A common argument popularly employed in defense of the theory of evolution—especially in years past—is the “recapitulation” principle. Technically known as “ontogeny [individual development] recapitulates [repeats] phylogeny [evolution of the species],” it suggests that in the growth of the human fetus during the nine-month gestation period, the major stages of evolutionary history are repeated in a miniature fashion.
The argument is quite obsolete, and thus many evolutionists decline to employ it in today’s world of biotechnical sophistication. More than a third of a century ago, George Simpson of Harvard, in concert with his colleagues, conceded that: “It is now firmly established that ontogeny does not repeat phylogeny...” (Simpson, et al., 1957, p. 352, emp. in orig.).
Be that as it may, evolutionists are not above resurrecting this defunct argument whenever they feel it suits their purpose. A case in point is that of the prominent astronomer Carl Sagan, widely known for his PBS television series Cosmos. In April 1990, Dr. Sagan and his wife, Ann Druyan, produced a piece for the weekly Parade magazine. Therein the authors contended for the ethical permissibility of human abortion on the ground that the fetus, growing within a woman’s body for several months following conception, is not a human being. The conclusion drawn, therefore, was this: The killing of this tiny creature is not murder.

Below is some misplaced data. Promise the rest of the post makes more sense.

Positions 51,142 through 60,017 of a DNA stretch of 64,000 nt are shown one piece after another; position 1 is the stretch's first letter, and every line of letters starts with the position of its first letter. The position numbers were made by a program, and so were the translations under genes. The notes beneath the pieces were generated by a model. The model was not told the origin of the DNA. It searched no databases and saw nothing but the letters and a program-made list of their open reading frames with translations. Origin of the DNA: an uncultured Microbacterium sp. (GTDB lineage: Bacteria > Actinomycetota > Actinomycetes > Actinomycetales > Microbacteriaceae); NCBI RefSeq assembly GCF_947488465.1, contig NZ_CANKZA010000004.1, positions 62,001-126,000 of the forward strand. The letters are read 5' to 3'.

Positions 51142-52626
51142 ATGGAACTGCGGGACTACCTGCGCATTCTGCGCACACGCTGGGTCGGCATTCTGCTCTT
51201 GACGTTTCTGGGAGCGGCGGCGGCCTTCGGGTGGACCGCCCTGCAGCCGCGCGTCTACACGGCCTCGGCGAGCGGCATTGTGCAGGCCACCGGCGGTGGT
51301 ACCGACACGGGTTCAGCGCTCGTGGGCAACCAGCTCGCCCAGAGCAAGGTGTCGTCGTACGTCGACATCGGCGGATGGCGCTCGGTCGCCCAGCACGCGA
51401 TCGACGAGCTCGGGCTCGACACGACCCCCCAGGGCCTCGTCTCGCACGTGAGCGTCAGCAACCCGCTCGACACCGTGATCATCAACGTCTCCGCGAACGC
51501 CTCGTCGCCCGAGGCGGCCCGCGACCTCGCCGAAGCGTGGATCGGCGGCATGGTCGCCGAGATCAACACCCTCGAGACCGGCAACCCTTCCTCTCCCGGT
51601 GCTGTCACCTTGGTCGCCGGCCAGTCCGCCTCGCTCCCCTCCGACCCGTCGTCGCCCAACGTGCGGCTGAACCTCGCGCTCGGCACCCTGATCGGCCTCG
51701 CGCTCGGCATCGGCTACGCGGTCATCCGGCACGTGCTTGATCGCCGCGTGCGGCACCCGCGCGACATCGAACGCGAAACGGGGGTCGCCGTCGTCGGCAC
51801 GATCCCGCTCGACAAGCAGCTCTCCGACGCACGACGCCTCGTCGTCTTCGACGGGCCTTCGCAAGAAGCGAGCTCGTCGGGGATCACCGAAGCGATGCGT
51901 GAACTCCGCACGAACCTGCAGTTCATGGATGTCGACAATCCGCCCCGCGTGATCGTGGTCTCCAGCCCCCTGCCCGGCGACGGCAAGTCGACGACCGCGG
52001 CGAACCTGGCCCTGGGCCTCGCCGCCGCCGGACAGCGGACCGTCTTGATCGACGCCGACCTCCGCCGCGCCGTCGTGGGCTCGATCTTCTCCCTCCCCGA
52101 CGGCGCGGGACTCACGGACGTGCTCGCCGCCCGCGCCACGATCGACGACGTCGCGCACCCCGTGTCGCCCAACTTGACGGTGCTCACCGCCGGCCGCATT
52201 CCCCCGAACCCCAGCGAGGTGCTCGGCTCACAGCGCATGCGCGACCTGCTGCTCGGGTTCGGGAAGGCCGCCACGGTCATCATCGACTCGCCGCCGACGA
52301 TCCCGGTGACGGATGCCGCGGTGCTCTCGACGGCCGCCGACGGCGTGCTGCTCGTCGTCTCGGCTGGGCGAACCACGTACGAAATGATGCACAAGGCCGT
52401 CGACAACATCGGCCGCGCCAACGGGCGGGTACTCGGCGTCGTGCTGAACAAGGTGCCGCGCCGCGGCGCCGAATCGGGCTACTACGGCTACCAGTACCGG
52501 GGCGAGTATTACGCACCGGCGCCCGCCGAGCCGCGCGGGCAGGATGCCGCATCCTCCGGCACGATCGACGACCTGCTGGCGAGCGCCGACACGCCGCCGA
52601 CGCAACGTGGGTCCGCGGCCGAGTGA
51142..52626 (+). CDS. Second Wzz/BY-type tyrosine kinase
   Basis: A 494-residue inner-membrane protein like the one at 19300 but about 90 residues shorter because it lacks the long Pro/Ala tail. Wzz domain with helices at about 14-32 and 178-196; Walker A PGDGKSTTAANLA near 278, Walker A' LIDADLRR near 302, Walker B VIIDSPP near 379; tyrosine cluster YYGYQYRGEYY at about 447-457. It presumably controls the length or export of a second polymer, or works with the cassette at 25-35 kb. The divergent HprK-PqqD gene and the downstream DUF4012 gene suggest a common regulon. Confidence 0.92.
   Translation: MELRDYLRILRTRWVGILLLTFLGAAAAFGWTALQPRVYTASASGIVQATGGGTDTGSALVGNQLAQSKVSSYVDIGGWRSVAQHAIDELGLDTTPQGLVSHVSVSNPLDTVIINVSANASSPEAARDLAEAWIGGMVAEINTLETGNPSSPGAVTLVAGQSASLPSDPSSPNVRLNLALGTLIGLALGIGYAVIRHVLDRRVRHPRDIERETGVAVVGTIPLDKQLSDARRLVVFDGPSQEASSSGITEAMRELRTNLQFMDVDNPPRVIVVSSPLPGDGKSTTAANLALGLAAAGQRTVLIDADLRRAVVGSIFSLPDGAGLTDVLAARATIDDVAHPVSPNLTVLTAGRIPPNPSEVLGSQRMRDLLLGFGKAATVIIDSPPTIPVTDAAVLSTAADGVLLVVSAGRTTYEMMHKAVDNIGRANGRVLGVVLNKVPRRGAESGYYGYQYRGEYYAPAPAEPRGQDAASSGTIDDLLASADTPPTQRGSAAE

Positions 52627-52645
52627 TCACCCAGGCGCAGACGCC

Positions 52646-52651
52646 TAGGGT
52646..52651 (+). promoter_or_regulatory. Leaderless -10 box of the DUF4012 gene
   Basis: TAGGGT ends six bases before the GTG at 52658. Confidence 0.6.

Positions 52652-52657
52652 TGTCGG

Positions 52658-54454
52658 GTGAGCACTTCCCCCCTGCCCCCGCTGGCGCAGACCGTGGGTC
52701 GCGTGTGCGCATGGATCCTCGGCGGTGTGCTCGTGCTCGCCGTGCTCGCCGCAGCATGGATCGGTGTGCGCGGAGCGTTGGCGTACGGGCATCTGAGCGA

What was the basis of this assertion? Without overtly saying so, Sagan and Druyan argued their case by subtly suggesting the concept of embryonic recapitulation. Progressively, they described the development of the fertilized human egg in terms of “a kind of parasite” that eventually begins to look like a “segmented worm.” Further alteration reveals “gill arches” like that of a “fish or amphibian.” Supposedly “reptilian” features become apparent subsequently, which later give way to “mammalian...pig-like” traits. By the end of two months, the creature resembles a “primate but is still not quite human” (1990, p. 6).
The argument thus employed is wholly specious, has long been discredited, and graphically reveals the current desperation of those humanists who disregard the sanctity of human life.
Sagan, Carl and Ann Druyan (1990), “The Question of Abortion,” Parade Magazine, April 22.
Simpson, G.G., C.S. Pittendrigh and L.H. Tiffany (1957), Life: An Introduction to Biology (New York: Harcourt, Brace & Company).
[EDITOR’S NOTE: For more on embryonic recapitulation, see Reason & Revelation, September 1994.]
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